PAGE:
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Eno Axis is the second solo album from the Mount Moriah alumna, and it’s a long, slow, drawling burn of an experience. Ancient and elemental, this is a work of art created with absolute confidence and entirely without pretense. While there is fire everywhere here (even time itself is on fire), we always know that the river (the Eno River in North Carolina, from which the album takes its name) is close by to quench and douse and cool us as and when we need it, and so the album pivots from one element to the other, effortlessly but deliberately. McEntire’s growth from Mount Moriah to Lionheart to this is extraordinary and, in hindsight, also quite unsurprising.

Album opener “Hands for the Harvest” sets an early tone with “Early rise / Start the fire”, and has faint echoes of another torch singer in the form of Dusty Springfield’s “No Easy Way Down” from the epic blue-eyed soul of Dusty in Memphis. This music is inherent, like Shelley’s Mont Blanc, embodying the natural sublime, ineffable, immovable, awesome in the truest sense. Faulknerian and dusty, Eno Axis starts fires everywhere, while simultaneously seeking to quench a significant thirst in the rivers of sacred and secular song. “River’s Jaw”, with echoes of both Motown and the Jesus and Mary Chain, is chilling and sweltering at the same time, like a fever dream with a biblical kind of yearning.

“Final Bow” is another true standout, kindling sparked into flame with piercing vocals, acutely incisive lyrics, and searing guitar. This is a stoned love, and the closing cover of Houses of the Holy, a surprisingly apposite album closer, enacts this as the unconscious and intermittently satisfying desires of what went before are fully unleashed in an almost cleansing closing ritual when Eros finally comes to the Eno. But McEntire’s handling of Robert Plant’s lyric returns walks the fine line between sacred and secular with great aplomb and a good deal more subtlety than the original.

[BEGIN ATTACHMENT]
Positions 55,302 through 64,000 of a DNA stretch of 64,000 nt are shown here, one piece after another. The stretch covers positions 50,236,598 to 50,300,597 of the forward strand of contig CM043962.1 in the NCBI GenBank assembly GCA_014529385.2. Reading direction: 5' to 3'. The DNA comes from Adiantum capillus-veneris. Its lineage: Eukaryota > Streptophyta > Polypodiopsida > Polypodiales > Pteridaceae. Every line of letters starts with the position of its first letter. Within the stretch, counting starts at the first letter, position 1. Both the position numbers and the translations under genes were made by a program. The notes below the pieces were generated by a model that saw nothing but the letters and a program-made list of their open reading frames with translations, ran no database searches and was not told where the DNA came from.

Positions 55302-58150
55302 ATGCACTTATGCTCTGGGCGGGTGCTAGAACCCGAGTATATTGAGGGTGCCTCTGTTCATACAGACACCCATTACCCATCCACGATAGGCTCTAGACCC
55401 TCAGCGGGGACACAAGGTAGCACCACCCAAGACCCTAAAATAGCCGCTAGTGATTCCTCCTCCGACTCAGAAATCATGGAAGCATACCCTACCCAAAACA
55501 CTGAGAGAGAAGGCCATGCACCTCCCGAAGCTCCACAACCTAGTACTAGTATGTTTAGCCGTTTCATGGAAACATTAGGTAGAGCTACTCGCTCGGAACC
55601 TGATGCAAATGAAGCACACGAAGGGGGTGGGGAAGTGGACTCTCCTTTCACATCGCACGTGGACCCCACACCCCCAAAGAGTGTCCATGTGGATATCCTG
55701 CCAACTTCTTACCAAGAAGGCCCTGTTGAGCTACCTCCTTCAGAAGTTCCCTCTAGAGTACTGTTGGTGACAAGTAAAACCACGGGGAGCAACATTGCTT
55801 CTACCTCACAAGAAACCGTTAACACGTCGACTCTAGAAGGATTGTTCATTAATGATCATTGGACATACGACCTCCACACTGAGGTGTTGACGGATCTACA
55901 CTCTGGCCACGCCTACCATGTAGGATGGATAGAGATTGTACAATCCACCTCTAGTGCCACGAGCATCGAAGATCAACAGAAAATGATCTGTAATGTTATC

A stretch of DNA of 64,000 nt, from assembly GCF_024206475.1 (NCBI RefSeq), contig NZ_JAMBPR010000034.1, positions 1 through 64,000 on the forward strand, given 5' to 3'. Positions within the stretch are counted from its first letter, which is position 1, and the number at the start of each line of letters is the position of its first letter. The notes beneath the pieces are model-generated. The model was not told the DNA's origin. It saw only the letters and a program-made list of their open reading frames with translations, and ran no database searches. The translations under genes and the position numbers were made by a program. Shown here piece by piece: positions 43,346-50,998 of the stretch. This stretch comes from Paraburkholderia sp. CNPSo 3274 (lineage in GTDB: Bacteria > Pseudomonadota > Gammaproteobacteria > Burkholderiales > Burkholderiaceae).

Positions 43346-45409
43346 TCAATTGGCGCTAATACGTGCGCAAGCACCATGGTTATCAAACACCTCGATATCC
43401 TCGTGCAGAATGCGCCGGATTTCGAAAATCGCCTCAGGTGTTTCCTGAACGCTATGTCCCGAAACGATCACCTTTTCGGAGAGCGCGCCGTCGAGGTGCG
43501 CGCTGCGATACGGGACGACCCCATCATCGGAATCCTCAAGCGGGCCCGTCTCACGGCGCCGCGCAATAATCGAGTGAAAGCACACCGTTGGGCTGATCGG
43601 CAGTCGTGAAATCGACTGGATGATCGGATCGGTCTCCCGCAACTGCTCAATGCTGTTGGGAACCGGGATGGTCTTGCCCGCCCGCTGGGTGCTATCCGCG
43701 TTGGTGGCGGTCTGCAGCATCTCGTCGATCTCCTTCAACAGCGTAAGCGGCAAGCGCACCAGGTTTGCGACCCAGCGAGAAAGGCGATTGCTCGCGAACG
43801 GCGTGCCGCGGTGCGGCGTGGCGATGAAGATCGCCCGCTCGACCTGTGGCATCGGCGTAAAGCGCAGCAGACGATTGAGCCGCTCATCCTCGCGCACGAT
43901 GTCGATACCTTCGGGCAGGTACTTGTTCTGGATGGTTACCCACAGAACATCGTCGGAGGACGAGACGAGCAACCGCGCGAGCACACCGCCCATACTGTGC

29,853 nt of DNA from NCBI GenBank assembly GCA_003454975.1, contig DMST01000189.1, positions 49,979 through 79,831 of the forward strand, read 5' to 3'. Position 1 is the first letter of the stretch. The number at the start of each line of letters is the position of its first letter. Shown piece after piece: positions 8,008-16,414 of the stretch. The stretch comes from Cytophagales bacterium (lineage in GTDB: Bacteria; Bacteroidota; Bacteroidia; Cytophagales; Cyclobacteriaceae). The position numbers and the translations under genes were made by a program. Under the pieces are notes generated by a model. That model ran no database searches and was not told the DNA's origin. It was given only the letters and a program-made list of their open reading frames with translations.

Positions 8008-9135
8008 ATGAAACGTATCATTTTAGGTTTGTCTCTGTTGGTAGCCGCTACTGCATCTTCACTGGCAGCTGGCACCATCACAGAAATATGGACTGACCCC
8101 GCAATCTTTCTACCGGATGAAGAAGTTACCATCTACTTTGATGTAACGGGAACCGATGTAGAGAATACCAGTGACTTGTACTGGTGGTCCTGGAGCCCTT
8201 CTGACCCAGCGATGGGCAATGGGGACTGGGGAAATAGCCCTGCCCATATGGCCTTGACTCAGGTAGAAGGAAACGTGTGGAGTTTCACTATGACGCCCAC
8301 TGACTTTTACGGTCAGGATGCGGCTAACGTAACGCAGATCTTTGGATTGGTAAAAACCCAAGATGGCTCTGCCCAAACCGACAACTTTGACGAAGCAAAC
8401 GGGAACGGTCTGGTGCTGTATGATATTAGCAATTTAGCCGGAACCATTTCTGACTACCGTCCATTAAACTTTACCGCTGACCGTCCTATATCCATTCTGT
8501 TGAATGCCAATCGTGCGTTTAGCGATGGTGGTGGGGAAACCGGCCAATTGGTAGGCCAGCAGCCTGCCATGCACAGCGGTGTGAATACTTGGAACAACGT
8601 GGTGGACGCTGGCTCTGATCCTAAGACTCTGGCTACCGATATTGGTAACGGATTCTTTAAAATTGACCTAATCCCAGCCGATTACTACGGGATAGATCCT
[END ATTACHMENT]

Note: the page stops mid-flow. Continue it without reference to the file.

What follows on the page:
There is no fat here at all. The album is taut, lean, muscular, and yet teeming with riches, superego surrendering to id, exploring the recesses of what we want but can’t quite name, a thrilling contrapuntal energy that swings woozily between requited and unrequited desire from beginning to end. This is the real folklore of 2020, and you should accept no substitutes. — Rod Waterman

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41. Jyoti – Mama, You Can Bet [SomeOthaShipConnect]

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Jyoti’s (aka Georgia Anne Muldrow) Mama, You Can Bet! is a revelation — of time, of rhythm, of sound. It takes the free-ranging jazz sensibilities of her previous outings under the Jyoti moniker (follows 2013’s Denderah and 2010’s Ocotea) and gives them a next-level boost. The legendary Alice Coltrane gave her this nickname, and Muldrow certainly puts all of her musical wisdom and power behind it.

This time, she adds depth through what is perhaps her best instrument, her voice. This acts as a contrast to what we’ve been fortunate and accustomed to hearing from her in the realm of R&B, hip-hop, and spacey funk. Is there a “post-funk” label we could apply here? If so, maybe we should.

Artistically, the real soul of this album, and the key to its conceptual underpinnings, rests with Muldrow’s nimble retooling of two Charles Mingus compositions. Take the seductive wail and brassy sway of Mingus’ “Bemoanable Lady” and then listen to Muldrow’s “gee mix” in which she snips it, chops it, and flips it, adding crisp percussion along with a haunting and swirling shriek. Pianist Jason Moran, of Washington D.C.’s Kennedy Center, recruited Muldrow for a live set dubbed “Muldrow Meets Mingus”. Well, this is Mingus meets Funkadelic. Transformed into loops, “The Revolution” has been digitized, undulating, and cyclical, so that “now” is intertwined with “then”. The result asks us to reconfigure our conceptions of “time”.